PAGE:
Binge eating disorder is the most common eating disorder in the United States. You may have experienced binge eating once, twice, or many times. Binge eating means you eat beyond fullness. There are different levels to binge eating and the problems it may cause. It becomes a real problem when you feel physically sick from it, your self-esteem suffers, you become lethargic, you find yourself hiding your binges, and/or you don’t feel in control. With the summer swiftly approaching, this is a time our self-esteem is in check as we think about our “bikini bodies”. While I think a bikini body is defined as any body that is wearing a bikini, I understand the pressure to want to feel fit and comfortable in your own body as you bare more skin in the heat of summer. Binge eating usually comes from eating emotionally. This is why CBT (Cognitive-Behavioral Therapy) can help someone sort through their emotions so that they can cope with their feelings in a healthier way than binge eating.
Anchor Therapy is a counseling center in Hoboken, NJ with psychotherapists specialized to help teens and adults with anxiety, depression, and life transitions.
As of 2013, Binge Eating Disorder (BED) was added to the DSM-5 (Diagnostic and Statistical Manual of Mental Disorders). This is a book that all professional mental health therapists and psychiatrists use to diagnose mental health disorders.
The Symptoms to Diagnose Binge Eating Disorder:
Binge eating episodes are associated with 3 or more of the following:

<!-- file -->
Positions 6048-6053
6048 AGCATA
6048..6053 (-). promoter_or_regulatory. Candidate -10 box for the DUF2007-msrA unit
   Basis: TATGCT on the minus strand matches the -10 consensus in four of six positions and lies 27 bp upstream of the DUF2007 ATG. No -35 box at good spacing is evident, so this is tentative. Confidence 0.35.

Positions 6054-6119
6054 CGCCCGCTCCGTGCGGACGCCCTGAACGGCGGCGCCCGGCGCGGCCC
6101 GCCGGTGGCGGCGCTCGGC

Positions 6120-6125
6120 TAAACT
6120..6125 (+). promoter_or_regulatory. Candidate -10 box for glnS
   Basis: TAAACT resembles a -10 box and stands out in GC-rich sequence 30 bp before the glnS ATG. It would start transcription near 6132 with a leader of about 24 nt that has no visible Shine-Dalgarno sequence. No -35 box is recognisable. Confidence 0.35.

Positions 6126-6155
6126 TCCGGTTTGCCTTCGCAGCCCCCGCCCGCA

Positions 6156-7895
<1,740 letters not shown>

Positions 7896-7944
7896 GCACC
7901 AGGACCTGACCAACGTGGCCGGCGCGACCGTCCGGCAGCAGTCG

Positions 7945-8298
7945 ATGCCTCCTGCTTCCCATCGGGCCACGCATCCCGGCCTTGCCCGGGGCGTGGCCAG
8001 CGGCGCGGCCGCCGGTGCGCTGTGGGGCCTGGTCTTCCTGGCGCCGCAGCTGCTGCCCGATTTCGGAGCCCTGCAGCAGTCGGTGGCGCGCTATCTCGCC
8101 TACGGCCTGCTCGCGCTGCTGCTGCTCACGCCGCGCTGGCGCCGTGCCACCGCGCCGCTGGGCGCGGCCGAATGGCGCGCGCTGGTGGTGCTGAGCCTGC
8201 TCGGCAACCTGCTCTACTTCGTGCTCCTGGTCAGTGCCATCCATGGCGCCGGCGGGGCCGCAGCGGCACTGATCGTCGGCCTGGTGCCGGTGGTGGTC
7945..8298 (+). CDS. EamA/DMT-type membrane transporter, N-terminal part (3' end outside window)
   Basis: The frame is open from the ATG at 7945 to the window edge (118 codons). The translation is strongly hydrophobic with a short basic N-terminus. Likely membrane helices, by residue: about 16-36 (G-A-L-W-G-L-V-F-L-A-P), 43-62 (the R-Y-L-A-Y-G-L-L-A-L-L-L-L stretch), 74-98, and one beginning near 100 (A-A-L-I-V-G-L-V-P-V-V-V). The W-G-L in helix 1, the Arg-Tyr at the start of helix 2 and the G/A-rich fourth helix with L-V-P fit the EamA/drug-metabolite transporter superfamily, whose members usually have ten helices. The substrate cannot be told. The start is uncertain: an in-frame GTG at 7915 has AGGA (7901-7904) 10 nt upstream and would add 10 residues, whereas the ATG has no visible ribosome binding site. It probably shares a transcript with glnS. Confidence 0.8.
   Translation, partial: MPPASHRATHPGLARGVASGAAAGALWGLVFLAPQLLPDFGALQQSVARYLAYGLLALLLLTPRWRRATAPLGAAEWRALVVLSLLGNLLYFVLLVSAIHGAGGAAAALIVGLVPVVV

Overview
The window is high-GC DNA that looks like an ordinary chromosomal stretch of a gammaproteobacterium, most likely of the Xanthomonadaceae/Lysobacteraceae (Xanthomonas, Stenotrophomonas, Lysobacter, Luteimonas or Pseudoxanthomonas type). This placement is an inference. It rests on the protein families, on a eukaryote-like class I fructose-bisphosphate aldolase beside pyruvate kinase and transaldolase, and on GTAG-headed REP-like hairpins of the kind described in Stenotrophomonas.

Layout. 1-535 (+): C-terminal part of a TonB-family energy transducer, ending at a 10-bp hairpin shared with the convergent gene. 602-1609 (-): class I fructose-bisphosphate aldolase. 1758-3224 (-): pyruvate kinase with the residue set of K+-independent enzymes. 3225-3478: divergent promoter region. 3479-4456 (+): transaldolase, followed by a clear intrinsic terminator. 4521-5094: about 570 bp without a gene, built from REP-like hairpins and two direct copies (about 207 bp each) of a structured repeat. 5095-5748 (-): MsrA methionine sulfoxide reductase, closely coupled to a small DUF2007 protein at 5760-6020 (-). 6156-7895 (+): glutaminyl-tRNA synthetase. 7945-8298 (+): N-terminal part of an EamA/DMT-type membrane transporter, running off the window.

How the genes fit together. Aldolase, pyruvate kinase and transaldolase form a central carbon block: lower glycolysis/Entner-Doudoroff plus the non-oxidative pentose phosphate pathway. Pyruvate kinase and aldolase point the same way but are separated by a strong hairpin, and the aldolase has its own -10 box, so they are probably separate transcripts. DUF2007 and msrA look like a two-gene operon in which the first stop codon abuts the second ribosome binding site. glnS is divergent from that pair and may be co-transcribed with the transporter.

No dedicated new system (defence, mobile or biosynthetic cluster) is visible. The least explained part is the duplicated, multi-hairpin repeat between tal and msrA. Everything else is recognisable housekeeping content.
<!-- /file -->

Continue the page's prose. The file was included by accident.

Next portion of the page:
Eating more rapidly than normal
Eating until you feel uncomfortably full
Eating a large amount of food when you are not hungry
Eating alone, or hiding your eating, because of embarrassment by how much you are eating
After you eat, you feel disgusted with yourself, very guilty, or depressed
You feel distressed about your binge eating and find that it is causing major problems in your life.
These symptoms have to be persistent and recurrent in order to get an official diagnosis of Binge Eating Disorder. If you don’t experience this on the daily, but you still identify with the symptoms above then it means you may experience binge eating episodes at times. This can still be something that you want to get treated. It only means that you don’t meet the diagnostic criteria for an eating disorder.
If you binge eat and then purge (throw up your food) after then you don’t have a binge eating disorder- you have Bulimia Nervosa.
Now that you have diagnosed yourself with Binge Eating Disorder or you notice that you have episodes of binge eating then you may be thinking how do I solve this problem. This is where mental health therapy and CBT comes in. To learn more about CBT click here. If you’re interested in reading more about CBT and how it can help your anxiety and panic then click here. Now that you are an expert on CBT, you can see how it not only helps your anxiety and/or depression, but it could also help your binge eating. Here are the steps of CBT below and how it would be applied to decrease your binge eating: